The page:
11. This was the first of Mr. Ford's books I read and I found it easy to read, a real pleasure. His style is straightforward and the story flows unencumbered. It was interesting to read his interpretation of the character of this fascinating emperor--between madness and brilliancy, repudiating Christianity and embracing the barbaric rituals of polytheism of his childhood. His depictions of battles are realistic and one gets engulfed into the mellée. Cesarius' role is quite interesting and his parti [...]

    12. A great book that puts you in the time when the Roman Empire was divided into the western and eastern empire. Ford chronicles the brief stint of Emperor Julian, the ruler of the western empire while he was constantly watched and suspected by his rival Constantius II, ruler of the eastern empire in Constantinople. Ford puts us beside Julian as he campaigns against the Franks in western Europe and later against the Sassanid (Persian) Empire in the East. We see how the Caesar of the western empire [...]

    13. "Gods and Legions" is a well written book. Michael Curtis Ford is a capable writer who knows how to piece together a decent story. He had a good amount to work with in Emperor Julian, the last Roman Emperor to hold onto a polytheistic view on religion; and while the story moves along nicely, and the core characters have a reasonable amount of flesh, the aggregate just didn't pull me in. I really enjoyed Ford's "The Fall of Rome". What his stories lack in emotional depth, he makes up for in the p [...]

    14. I cannot remember the last time it took me two weeks to get through a book of 450 pages. I can't fully blame the oft-times slow paced action or the unlikeable character at the centre of the plot: Julian the Apostate. It has been a busy two weeks, but the unpredictable Emperor lends himself to a novel that seems to be more a compilation of his triumphs and tragedies than a well plotted novel. Julian starts out as the intelligent hero you want to cheer for, but ends the book as the pompous dolt yo [...]

    15. Excelente libro para los que le gusta la historia antigua como a mí. El autor hace una descripción tan detallada de cada personaje, momento, lugar, que te permite crear en tu mente la situación que esta narrando. Este libro cuenta la historia de Juliano El Apóstata (Siglo IV), uno de los últimos emperadores romanos que intenta, como la mayoría de ellos, extender el territorio y el poderío del imperio, incluyendo el territorio persa. También se cuenta su intención de desterrar al cristia [...]

    16. -Más que una reinterpretación, un camino diferente con destino similar al de la historiografía.-Género. Novela Histórica.Lo que nos cuenta. El obispo de Constantinopla escribe una misiva al Papa que va acompañada del diario que siguió su fallecido hermano, Cesáreo, que ejerció como médico del emperador Juliano a quien conoció por primera vez en Atenas cuando ambos eran jóvenes, en tiempos del emperador Constancio.¿Quiere saber más de este libro, sin spoilers? Visite:librosdeolethro [...]

    17. For historical fiction readers this book is, all in all, a well told story. However, I did need to push myself to remain interested at times. Better editing could have tightened the story - I felt less detail of some of the battles and various other descriptive passages would not have taken away from the book itself. This is not a usual complaint of mine for I often feel descriptive passages give the author the opportunity to wax poetic and show off their writing skills, to set the stage for a s [...]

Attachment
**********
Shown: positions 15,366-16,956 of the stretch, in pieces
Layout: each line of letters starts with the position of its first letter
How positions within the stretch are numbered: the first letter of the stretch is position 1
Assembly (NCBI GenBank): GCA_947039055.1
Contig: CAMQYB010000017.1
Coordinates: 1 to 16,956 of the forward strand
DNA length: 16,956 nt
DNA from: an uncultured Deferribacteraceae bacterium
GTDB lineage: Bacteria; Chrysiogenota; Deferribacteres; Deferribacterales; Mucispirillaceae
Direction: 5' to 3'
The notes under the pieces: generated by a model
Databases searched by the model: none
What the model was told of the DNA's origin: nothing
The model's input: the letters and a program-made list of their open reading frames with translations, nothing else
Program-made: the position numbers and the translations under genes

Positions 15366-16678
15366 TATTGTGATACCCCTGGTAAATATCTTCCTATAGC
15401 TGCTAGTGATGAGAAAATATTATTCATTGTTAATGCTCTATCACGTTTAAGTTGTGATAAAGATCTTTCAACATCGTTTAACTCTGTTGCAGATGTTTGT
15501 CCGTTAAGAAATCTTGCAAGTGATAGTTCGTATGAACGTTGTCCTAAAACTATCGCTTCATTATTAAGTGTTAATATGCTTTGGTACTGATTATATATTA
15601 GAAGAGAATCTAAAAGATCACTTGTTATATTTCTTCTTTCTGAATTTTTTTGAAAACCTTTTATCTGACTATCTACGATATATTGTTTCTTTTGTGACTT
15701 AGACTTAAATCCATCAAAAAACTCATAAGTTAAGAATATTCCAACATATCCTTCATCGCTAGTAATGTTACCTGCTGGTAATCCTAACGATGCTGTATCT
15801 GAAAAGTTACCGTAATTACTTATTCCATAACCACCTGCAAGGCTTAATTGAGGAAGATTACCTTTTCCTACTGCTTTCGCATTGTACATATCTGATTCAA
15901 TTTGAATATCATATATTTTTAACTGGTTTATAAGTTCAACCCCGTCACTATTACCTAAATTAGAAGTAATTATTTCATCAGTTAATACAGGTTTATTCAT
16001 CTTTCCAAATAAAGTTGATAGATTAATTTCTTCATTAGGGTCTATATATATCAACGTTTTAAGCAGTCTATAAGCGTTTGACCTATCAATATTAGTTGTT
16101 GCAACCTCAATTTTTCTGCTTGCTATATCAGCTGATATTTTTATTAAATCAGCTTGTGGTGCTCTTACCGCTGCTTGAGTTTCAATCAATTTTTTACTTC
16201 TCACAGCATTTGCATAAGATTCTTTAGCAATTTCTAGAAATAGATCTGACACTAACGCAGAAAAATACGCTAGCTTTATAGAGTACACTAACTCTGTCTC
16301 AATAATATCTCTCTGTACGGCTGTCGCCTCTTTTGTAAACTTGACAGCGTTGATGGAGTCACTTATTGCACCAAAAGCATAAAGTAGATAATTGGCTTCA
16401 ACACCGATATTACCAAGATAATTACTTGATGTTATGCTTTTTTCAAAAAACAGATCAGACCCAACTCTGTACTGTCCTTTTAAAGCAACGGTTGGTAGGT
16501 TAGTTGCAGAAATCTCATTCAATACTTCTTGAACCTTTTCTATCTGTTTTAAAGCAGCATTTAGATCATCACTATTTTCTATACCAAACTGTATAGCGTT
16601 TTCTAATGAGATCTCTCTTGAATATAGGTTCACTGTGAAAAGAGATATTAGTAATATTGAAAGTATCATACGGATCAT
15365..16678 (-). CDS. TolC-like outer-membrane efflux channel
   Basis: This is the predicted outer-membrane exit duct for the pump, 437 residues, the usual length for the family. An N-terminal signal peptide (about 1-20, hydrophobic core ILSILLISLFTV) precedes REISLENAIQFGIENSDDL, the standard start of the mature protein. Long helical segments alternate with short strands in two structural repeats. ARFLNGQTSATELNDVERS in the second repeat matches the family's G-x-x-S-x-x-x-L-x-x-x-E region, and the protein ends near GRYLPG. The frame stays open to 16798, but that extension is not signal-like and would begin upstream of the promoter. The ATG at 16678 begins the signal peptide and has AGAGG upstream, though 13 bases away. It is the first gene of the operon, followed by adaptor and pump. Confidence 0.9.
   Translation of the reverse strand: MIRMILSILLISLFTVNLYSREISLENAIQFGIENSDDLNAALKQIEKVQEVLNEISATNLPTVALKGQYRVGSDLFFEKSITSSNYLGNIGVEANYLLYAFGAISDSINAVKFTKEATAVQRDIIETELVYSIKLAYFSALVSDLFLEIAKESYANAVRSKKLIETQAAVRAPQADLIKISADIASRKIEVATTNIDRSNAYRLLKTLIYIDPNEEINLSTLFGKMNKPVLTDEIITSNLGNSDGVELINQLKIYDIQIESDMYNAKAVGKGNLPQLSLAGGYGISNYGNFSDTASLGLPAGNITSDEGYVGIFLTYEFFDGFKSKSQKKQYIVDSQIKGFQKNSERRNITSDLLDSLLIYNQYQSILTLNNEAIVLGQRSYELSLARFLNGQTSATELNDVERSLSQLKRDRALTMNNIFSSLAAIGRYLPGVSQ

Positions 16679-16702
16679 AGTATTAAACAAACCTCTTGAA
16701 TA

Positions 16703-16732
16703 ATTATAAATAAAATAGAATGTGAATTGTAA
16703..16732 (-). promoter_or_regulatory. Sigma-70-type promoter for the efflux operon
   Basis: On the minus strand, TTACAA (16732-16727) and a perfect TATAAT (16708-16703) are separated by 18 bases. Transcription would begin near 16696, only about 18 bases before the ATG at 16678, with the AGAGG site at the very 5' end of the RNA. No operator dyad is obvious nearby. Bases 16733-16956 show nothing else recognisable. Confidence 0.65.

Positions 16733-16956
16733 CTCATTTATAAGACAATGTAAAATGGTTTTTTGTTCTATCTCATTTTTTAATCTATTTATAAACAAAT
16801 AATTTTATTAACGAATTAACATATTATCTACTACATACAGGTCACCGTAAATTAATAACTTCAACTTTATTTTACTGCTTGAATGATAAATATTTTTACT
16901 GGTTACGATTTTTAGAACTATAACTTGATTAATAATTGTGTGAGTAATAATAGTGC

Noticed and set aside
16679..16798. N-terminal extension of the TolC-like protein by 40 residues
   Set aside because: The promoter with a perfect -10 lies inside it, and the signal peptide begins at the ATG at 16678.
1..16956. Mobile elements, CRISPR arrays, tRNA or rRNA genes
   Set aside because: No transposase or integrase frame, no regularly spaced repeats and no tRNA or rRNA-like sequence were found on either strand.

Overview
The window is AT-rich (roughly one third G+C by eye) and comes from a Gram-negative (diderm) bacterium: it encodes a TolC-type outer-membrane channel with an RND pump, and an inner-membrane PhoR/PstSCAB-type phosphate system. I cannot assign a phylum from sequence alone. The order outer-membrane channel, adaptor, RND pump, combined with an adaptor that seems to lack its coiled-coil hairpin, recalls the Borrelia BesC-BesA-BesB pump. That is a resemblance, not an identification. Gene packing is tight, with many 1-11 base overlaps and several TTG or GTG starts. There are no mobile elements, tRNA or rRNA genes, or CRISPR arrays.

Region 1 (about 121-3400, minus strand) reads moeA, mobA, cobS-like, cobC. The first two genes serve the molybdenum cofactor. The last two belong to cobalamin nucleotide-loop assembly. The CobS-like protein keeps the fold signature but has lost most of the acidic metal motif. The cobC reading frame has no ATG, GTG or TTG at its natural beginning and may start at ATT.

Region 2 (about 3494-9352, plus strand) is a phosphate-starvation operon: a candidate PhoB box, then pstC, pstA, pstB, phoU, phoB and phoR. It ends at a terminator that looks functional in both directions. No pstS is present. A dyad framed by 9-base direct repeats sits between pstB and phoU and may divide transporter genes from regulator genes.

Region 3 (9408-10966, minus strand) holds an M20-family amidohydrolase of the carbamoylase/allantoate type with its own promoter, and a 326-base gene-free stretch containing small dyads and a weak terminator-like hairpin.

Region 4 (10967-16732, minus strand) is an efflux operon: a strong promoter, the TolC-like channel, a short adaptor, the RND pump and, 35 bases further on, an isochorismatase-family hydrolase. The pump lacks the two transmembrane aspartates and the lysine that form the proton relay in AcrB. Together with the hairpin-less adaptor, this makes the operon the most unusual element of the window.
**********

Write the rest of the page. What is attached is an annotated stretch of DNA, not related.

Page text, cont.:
18. Η γνωστή ιστορία του Ιουλιανού του Αποστάτη, πώς γλύτωσε από το μίσος του Κωνστάντιου, πώς μορφώθηκε από τον Μαρδόνιο, πώς αγάπησε το αρχαίο ελληνικό πνεύμα, η προσπάθειά του να γυρίσει την Ρωμαική Αυτοκρατορία στην ειδωλολατρία,η στρατιωτική του εκπαίδευση από τον Σαλλού [...]

    19. This was not as good as the other two books I have read from this author, but it had nothing to do with the author's writing style and everything to do with the subject matter, which was about Julian the Apostate. That being said, this is still a good novel and if you are interested in the Roman Empire, this is worthing reading; even without being completely involved in the story, I still learned quite a bit and did enjoy it.

    20. An extremely well-researched and well-written novel. The story follows Julian from his modest beginnings to his brief reign as the pagan emperor of the Roman Empire. His friend, physician and devout Christian Caesarius is the other key character. The tensions between the two men and the spiritual battle makes for compelling reading. I loved the way the author concluded the book. Excellent.

    21. Un personaje histórico fascinante, y una gran ambientación en una época interesante del Imperio Romano, pero cuyo relato no llega a enganchar. Es como si el autor no consiguiera hacernos empatizar con los personajes de la misma manera que sí lo han hecho las grandes novelas de Roma. Tal vez sea por esa oposición entre el narrador y el protagonista, que no es tan creíble en según qué momentos

    22. Started out very well and then just collapsed. Julian's "madness" is never clearly defined and it plays a large part in the plot. The last couple of hundred pages seem hastlily done, as if the author wanted to get the writing over with as quickly as possible. Why some parts of Julian's life are detailed while others are glossed over is puzzling.

    23. Tells the tale of the Emporer Julian in 4th century AD. It was ok, but there was something about the book that I didn't like. Can't really say, but it didn't. I think I kept expecting more - but didn't get it.

    24. Historical fiction about Julian in 354 AD and as he is made a Caesar he becomes an unbelievable dark bloddy character. Good history and per the author factual on the darkness of the character but difficult to read the blood and darkness of the character.

    25. Julian was a sheltered scholar and pacifist living in peace. An historic rise to power exposed his ruthless nature. His fall became a mystery for the ages. The story is told in the first person by his physician, who played a pivotal role in the final chapter of Julian's life.

    26. Not the best book I ever read. Compared with a lot of other historical fiction this one was lacking. However, it isn't bad and if people want to learn more about Rome in an interesting way this would be one of the books that I would have to recommend.

    27. Κλασσικό ιστορικό μυθιστόρημα, σε βάζει στην ατμόσφαιρα της εποχής, θίγει (όχι αναλύοντας ωστόσο) κάποια ζητήματα πίστης και φιλοσοφίας αλλά πάντα με τον Ιουλιανό πρωταγωνιστή. Το απόλαυσα.